Thursday, July 19, 2012

Listening

After my last post, Lobbie made the following comment about obedience: 
I was listening to NPR interview one of the nuns in the middle of the Catholic Church scandal, and the interviewer asked her what she thought it meant "to obey" since that was one of their covenants. The nun said that "obey" was rooted in the Latin word for "listen." She then talked about the importance of listening to God and the needs of those around you as a part of that obedience. It made a light go on in my head. Even w/in the church we sometimes get confused with the worldly idea of obedience meaning we don't even think about what's being asked-we just do it out of fear or intellectual/emotional laziness. To me that's not really listening, that's the following blindly thing. To listen is to really take in what's being said and try to hear and understand-and that it's a process of understanding/listening that comes in the doing of what we hear being asked. That to me is an essential part of a cooperative community.
I thought that was a beautiful thought when I read it yesterday.

And then today was one of those days where one thing reminds me how many people are giving up on the gospel and another thing reminds me of how easy it is for someone to make a serious mess of their own life and the lives around them once they decide to "free their minds" and throw humility and responsibility out the window.

So today I went back and re-read Lobbie's comment because I needed it. I needed to know that the quiet, insistent vision of a different way of relating is still alive.

And as I read, a verse from Sikh scripture came to my mind:
By listening: dive deep into an ocean of virtue.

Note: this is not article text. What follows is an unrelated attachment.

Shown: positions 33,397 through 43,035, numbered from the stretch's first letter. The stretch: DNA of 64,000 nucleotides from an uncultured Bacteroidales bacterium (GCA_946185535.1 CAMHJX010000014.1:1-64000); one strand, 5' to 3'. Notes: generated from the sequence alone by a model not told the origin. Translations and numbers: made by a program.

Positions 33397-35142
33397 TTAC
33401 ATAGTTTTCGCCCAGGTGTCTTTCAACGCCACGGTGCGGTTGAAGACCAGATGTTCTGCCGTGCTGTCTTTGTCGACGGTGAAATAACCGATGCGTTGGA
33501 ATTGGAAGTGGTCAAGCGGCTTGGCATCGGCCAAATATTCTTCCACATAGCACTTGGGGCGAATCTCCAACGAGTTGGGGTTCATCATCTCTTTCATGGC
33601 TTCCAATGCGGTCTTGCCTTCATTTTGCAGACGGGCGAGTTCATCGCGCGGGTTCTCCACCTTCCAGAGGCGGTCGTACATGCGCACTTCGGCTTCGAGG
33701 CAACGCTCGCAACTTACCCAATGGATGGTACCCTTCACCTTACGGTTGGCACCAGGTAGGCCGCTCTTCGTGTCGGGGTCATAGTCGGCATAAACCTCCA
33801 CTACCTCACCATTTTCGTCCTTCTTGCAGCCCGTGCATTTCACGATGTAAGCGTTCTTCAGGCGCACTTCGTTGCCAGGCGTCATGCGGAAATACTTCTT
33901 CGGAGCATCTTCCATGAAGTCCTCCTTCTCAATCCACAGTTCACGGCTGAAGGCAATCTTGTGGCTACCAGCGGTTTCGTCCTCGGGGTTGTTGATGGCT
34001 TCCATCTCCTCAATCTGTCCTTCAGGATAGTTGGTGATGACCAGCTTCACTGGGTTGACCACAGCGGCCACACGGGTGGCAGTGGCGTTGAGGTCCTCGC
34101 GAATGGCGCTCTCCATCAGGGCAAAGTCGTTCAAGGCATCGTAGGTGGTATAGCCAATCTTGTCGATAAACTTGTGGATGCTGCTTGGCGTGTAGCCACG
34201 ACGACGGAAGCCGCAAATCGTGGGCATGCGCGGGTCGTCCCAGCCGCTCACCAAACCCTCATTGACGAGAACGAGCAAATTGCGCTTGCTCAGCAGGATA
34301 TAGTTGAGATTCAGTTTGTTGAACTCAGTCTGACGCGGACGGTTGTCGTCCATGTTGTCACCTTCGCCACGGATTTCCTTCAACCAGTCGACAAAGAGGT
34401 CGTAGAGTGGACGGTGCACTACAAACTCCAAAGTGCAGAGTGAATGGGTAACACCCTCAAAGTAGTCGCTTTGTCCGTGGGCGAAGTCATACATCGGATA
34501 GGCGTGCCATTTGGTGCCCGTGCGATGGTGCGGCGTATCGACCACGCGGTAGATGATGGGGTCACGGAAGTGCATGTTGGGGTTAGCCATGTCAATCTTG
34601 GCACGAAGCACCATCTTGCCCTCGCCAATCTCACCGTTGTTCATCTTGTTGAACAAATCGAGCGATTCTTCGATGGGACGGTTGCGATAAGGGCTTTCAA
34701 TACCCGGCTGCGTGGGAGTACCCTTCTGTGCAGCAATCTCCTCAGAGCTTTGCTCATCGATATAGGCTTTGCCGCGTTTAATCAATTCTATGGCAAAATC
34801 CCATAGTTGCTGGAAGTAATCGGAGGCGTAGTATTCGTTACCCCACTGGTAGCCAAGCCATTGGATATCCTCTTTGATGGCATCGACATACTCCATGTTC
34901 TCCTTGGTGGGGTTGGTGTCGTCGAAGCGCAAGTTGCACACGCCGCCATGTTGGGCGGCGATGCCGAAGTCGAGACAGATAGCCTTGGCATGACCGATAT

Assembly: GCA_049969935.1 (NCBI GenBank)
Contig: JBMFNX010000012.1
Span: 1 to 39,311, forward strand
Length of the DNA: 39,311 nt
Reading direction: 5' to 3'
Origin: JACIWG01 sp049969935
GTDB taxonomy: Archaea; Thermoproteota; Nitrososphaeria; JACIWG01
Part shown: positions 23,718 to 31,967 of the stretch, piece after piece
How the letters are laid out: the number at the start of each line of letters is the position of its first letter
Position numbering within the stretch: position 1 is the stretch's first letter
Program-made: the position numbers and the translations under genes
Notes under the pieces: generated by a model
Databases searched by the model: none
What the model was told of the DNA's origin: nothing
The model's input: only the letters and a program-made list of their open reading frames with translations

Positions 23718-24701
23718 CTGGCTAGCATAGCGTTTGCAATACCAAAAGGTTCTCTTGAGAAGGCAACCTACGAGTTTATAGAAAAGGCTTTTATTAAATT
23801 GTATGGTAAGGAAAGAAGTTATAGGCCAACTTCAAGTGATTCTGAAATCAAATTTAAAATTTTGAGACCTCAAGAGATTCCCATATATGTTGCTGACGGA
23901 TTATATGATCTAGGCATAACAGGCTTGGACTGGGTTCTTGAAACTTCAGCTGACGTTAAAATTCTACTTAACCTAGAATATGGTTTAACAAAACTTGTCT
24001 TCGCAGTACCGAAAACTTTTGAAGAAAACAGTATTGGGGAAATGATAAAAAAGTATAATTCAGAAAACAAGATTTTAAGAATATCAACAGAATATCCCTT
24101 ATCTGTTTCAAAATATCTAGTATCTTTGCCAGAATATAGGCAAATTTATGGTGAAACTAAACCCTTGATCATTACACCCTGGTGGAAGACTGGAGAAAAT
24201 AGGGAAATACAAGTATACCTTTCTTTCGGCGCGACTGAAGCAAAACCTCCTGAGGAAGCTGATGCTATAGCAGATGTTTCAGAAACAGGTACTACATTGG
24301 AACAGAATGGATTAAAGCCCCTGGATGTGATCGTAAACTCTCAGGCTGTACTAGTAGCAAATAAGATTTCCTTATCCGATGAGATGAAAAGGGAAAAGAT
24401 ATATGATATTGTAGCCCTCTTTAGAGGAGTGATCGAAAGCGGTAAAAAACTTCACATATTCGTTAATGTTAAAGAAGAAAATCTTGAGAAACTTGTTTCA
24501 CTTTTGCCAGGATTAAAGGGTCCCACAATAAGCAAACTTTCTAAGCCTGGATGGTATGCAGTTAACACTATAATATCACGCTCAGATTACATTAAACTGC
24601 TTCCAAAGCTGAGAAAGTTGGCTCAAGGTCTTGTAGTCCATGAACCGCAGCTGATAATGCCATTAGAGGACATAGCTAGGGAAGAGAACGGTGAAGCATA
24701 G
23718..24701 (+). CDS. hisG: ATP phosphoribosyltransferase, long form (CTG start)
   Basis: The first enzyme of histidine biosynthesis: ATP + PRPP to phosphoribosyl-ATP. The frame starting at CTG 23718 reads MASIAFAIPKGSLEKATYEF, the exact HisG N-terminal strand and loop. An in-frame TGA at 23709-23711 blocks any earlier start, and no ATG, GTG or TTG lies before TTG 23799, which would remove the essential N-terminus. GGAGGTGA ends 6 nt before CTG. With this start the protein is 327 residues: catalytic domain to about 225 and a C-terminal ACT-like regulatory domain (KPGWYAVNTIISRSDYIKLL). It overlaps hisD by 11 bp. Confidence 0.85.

By listening: become a true scholar, become a real saint.

By listening: even the blind find the path.
By listening: even things beyond touch can be grasped. 

O Nanak, the faithful are forever in bliss!
By listening, pain and sin are erased.
We need people who live the gospel so that they can teach generations yet to come how to build lives around quiet moments of listening to the divine. People who understand that even in the moment before God appears, the harmony of a simple grove of trees is already sacred. People who treat the food they eat and the hands that prepared it as living messages to be grateful and giving.  

People who: 
Let go of pride.
Let go of resentment.
Let go of the clamor around them.

And listen.

6 comments:

  1. That just made a light go on in my head too. Thanks, James and Lobbie!

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  2. Hey, I want to just say thanks for your blog. I ran across it one day when reading a bunch of bloggernacle stuff, and I really appreciate your consistent positive attitude. It's easy to get bogged down with all of the critical, sniping people out there that always assume there's a problem that needs fixing. You've shown me a good way to be thoughtful about the Gospel while always keeping a faith-filled perspective. So thanks.

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    1. I was talking with some friends yesterday about how we've become a society of engineers rather than of saints. No offense intended to engineers--I have several in my family and they do important work--but because of their success in so many areas, we seem to assume anything difficult is a design problem: someone ought to fix this!

      The gospel, though, is supposed to change us. So if we treat every difficult part as a problem, we run the risk of wrecking it.

      Another thought:
      When we're talking about a system of interlocking truths and practices as complex as the gospel, it's probably best not to jump in and meddle casually because we've noticed something in our way. We know this about God's physical creation: it would be a serious mistake to raze the rainforest to get rid of a few bugs. When we take hasty action on our limited perspective, our "wisdom of the wise" is likely to be made foolishness.

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  3. In the same vein as David above, I am grateful for your blog. I appreciate that you think about the gospel with faith and fearlessness.

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  4. This post was a much needed balm after reading that The New Republic essay. Thank you.

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